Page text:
Why did you choose to set this book in the eighties? Why was it important to you to write a coming-of-age book that wasn’t set during the age of social media? The eighties was a great decade, so why not! I truly wanted to get to a simpler time for this book. One with less noise, so to speak. I think it’ll be easier for someone to read this subject from afar and not have cell phones and all that to distract from it. It makes Austindifferent yet shows her coming-of-age journey is still relevant today.

What was your inspiration for this book? You’ve referenced some of the conversations you had with God about writing this book. Can you walk us through that a bit?Spring of 2019, it seemed every time I turned on the news or pulled up Facebook, there was a headline that a community leader, mostly church leaders, had committed suicide. Man, did that put such a burden on my heart. I wanted to know their story and why they got to the point of feeling that hopeless. Before I knew it, I was deep into research. I discovered most times those victims were secretly suffering with mental illness. They were worried what others would think, so they kept it hidden. A lot of prayer went into the book, asking God to help me understand and to express that understanding to readers. Days of writing with goose bumps along my arms and a tightened chest, I knew I wasn’t telling this story alone.

This book is gritty in parts, but it also serves up a good dose of humor. Why did you intentionally include humor in this story? Can you give us an example? Life is tough! It is gritty, yet I lean heavily on humor to get me though the rough patches of life. I also needed it to get through the rough patches of this book and I think readers will too. You will meet Phoenix, aka Peg. He is the next-to-oldest brother and boy, does he have a mouth on him. The scene where he gets ahold of a man who is making racists remarks cracks me up even now. It’s a lot of dry humor, my favorite type, and Peg always gave me some comic relief on the hard writing days with his sarcastic one-liners.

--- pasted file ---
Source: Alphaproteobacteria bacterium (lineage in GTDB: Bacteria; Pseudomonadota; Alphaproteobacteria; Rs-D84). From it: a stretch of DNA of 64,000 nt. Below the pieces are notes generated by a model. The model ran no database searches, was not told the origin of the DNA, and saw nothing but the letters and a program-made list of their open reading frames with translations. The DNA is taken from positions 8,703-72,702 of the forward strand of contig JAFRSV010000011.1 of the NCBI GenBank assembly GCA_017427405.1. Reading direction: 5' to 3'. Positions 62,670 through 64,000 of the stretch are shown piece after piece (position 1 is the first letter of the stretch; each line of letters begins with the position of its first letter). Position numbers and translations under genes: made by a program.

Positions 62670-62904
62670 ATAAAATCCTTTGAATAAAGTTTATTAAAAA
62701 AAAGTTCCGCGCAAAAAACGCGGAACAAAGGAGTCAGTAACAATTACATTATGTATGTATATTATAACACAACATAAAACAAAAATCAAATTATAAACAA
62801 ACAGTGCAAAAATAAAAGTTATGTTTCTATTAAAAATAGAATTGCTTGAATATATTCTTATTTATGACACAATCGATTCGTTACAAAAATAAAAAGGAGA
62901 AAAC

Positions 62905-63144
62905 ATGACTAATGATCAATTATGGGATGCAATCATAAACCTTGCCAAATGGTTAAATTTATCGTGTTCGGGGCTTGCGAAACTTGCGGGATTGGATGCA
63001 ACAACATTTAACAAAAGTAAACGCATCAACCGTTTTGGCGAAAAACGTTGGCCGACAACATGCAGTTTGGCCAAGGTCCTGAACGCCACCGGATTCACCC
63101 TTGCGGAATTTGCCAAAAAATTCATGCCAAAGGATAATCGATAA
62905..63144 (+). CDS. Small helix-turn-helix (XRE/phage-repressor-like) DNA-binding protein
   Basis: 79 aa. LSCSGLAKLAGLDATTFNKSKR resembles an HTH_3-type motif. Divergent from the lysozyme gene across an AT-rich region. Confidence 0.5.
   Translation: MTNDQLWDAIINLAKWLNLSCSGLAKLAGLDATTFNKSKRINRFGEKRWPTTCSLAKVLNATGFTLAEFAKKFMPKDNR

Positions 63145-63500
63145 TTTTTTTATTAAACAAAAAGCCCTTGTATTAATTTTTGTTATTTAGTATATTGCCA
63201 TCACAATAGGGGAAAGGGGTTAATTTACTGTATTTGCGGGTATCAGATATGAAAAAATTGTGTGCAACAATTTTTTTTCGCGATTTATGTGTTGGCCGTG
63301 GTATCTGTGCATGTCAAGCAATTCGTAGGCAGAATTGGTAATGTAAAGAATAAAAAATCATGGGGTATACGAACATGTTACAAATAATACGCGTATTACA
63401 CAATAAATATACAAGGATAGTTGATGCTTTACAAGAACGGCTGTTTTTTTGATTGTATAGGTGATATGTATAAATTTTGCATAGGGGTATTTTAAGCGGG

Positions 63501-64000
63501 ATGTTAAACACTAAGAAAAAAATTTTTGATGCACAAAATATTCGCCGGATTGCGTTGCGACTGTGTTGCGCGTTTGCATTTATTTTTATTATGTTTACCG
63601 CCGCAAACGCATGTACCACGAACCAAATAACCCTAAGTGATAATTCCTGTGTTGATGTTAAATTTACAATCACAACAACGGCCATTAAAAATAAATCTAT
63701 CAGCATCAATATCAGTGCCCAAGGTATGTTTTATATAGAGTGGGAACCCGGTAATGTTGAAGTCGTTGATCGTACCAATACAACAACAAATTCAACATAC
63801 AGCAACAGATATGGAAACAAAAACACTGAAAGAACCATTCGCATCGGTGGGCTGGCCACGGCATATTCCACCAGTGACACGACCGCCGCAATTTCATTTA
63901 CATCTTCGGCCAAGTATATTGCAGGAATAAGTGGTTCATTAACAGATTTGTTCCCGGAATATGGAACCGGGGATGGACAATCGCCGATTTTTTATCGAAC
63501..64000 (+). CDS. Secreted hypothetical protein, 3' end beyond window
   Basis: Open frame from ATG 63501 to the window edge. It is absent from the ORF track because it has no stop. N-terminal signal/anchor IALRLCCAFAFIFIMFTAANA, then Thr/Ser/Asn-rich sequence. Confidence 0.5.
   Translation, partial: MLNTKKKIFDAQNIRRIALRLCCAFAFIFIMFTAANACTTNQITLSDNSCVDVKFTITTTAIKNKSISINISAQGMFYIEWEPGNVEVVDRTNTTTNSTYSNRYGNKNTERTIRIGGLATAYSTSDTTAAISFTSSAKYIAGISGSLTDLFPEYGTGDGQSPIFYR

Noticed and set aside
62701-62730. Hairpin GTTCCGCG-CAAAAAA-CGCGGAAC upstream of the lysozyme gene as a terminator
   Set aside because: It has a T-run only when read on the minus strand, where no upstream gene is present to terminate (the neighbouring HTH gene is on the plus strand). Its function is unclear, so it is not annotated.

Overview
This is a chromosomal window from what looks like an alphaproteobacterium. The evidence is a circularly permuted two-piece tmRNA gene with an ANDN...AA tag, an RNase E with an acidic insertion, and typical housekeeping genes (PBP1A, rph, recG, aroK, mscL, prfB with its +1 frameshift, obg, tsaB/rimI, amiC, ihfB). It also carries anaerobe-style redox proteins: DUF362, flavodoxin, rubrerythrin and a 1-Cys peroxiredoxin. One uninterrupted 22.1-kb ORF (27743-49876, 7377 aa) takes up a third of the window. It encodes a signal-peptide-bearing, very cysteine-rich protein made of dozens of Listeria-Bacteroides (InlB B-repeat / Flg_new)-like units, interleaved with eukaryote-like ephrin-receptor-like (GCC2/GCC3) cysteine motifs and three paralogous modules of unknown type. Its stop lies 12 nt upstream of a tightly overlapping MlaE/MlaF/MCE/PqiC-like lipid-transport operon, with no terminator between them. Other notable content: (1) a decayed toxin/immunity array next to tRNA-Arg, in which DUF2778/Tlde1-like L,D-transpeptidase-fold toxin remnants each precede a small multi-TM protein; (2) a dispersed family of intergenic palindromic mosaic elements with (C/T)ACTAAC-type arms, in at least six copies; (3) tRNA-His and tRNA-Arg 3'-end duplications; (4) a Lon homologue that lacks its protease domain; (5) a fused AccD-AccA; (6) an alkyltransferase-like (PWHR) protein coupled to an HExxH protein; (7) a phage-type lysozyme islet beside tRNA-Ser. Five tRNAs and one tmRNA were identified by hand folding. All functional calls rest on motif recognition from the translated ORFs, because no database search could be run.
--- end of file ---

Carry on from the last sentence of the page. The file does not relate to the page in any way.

Why is it important to write stories about characters who deal with real issues? What are some of the real issues that this story addresses? Sometimes I think reading about real issues in fiction is easier for us to digest than reading it in nonfiction or in a self-help book. It takes us out of it, so to speak. The issues addressed in this book are quite extensive, but it is mostly about ill-fitting labels that need to be done away with.

Why did you choose to represent characters who are marginalized or misunderstood in this book? I don’t know about you but I am just so tired of the labels and the unrealistic boxes society creates and expects you to live up to. That’s hogwash. If God wanted us all to fit in the same box, he would have created us as carbon copies. He didn’t, so that means it’s a gift to be different and I think differences should be celebrated. I did a lot of celebrating this in Under the Magnolias.

This book gives an inside look at the reality of mental illness, through a fictional story. How do you hope the themes of this book bring mental health awareness? I want it to open our eyes, to start more conversations about mental health, and to be more empathetic to those suffering. Being more proactive in mental health awareness requires those suffering in silence to find their voice and for everyone else to take off their blinders and pay attention.

Nobody is immune to hardship in life and the Fosters know that well. For readers going through a personal battle, what does Under the Magnolias offer them? It will give them the courage to seek help in those times, realizing it’s not healthy to keep it all hidden. And that people genuinely do care and want to help.